I mentioned this in the earlier x-37b post, but the choice of vehicle configuration gives a strong hint at some of the mission specs.

    The only reason to use a space plane is for payload retrieval, they want whatever it is back down in one piece, and it is too fragile to survive a desert landing in a conventional capsule.

    If all they needed was orbital maneuverability, then a capsule can do the job just as well, and with lower vehicle weight.

    Also the next generation heat shields are massively more durable than the STS program’s puffed glass thermal soak tiles, which lowers turn around time and cost.
    This in turn gives a reason for why they chose a runway landing system versus a water landing, which requires an expensive retrieval ship.

    • Bob

      “The only reason to use a space plane is for payload retrieval, they want whatever it is back down in one piece, and it is too fragile to survive a desert landing in a conventional capsule. ”

      perhaps a chemical laser weapons system with highly aligned precision optics? It would need to be brought back for refueling and you wouldnt want to bounce the thing off the ocean….. just a thought.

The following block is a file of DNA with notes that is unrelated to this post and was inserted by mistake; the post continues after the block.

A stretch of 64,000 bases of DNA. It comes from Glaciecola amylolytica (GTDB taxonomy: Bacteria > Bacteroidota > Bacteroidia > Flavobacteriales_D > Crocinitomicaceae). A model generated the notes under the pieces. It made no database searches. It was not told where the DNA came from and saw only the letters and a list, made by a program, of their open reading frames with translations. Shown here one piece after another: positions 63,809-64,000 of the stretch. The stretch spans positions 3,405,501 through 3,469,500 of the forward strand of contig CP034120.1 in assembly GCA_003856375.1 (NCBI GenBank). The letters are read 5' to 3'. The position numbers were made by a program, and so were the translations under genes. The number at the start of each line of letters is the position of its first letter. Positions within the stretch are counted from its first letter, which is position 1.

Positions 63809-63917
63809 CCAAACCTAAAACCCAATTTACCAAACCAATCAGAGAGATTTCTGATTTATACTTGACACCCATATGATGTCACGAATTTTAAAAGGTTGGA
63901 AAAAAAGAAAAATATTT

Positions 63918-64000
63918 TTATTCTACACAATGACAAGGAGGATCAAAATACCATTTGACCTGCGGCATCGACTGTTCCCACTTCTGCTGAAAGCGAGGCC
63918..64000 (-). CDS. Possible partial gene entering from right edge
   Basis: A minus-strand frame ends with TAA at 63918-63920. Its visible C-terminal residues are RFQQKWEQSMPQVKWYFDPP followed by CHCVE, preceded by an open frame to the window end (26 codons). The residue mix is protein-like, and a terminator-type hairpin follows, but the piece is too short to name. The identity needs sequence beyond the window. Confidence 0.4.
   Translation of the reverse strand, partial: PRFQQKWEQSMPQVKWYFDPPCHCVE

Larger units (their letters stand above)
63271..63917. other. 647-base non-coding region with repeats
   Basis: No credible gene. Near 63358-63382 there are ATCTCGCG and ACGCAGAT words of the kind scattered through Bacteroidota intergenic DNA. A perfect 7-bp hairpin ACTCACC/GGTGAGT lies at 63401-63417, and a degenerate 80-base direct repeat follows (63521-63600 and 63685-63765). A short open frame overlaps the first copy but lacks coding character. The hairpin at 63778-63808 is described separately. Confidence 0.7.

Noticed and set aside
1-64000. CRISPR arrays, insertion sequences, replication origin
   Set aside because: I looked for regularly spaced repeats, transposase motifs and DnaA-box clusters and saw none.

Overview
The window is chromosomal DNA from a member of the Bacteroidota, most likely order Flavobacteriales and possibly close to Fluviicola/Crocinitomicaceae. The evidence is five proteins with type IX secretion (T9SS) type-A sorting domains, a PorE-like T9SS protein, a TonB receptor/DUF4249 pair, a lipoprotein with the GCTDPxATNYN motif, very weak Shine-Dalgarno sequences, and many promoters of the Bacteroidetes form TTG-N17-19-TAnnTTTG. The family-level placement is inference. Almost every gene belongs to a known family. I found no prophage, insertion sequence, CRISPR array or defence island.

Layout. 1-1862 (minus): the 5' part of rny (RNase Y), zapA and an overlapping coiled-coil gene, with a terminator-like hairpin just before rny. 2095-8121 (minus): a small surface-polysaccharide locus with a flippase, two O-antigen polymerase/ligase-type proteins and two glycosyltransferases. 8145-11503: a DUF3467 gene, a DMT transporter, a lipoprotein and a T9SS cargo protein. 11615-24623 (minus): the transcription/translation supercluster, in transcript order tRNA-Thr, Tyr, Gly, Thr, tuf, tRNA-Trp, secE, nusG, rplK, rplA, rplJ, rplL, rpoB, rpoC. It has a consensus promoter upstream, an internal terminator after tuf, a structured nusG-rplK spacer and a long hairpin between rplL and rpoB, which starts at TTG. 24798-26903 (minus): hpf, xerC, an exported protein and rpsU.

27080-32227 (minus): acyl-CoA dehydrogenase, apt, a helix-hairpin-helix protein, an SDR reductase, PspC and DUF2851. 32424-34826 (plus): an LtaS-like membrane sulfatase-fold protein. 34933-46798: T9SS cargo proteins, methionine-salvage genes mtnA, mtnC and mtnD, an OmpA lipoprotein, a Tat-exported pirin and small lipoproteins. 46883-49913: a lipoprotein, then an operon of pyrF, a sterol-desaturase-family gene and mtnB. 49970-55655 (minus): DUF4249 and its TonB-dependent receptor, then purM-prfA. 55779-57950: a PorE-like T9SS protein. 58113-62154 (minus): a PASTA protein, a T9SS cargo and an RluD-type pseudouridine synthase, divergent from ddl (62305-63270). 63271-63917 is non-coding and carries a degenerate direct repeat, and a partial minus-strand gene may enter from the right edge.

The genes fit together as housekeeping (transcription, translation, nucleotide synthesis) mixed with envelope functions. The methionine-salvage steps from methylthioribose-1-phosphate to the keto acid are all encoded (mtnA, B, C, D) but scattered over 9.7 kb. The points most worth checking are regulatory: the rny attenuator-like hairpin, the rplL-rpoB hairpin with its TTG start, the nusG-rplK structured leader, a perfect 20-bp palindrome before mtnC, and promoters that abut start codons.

• blight

        Luckily the OST allows for conventional weapons. If you wanted to destroy enemy satellites, it would be cheaper to emplace a constellation of satellites in orbit and use them to zap enemy satellites. If the satellites can change trajectory, and in the absence of tracking systems counter-attack would mean nailing every satellite in orbit that you could not properly account for.

      • Will

        I’ve still haven’t seen a convincing argument that this isn’t a prototype for a manned spacecraft. If it was a matter of refueling a laser, it would be easier to send up a remote controlled tanker than to fly the laser back down. If it was a matter of returning science experiments, this would a NASA project instead of an USAF 1. To clarify a previous post, what I mean by a prototype repairman’s van is that a production version will be bigger, but still much smaller than the shuttle.

        • praetorian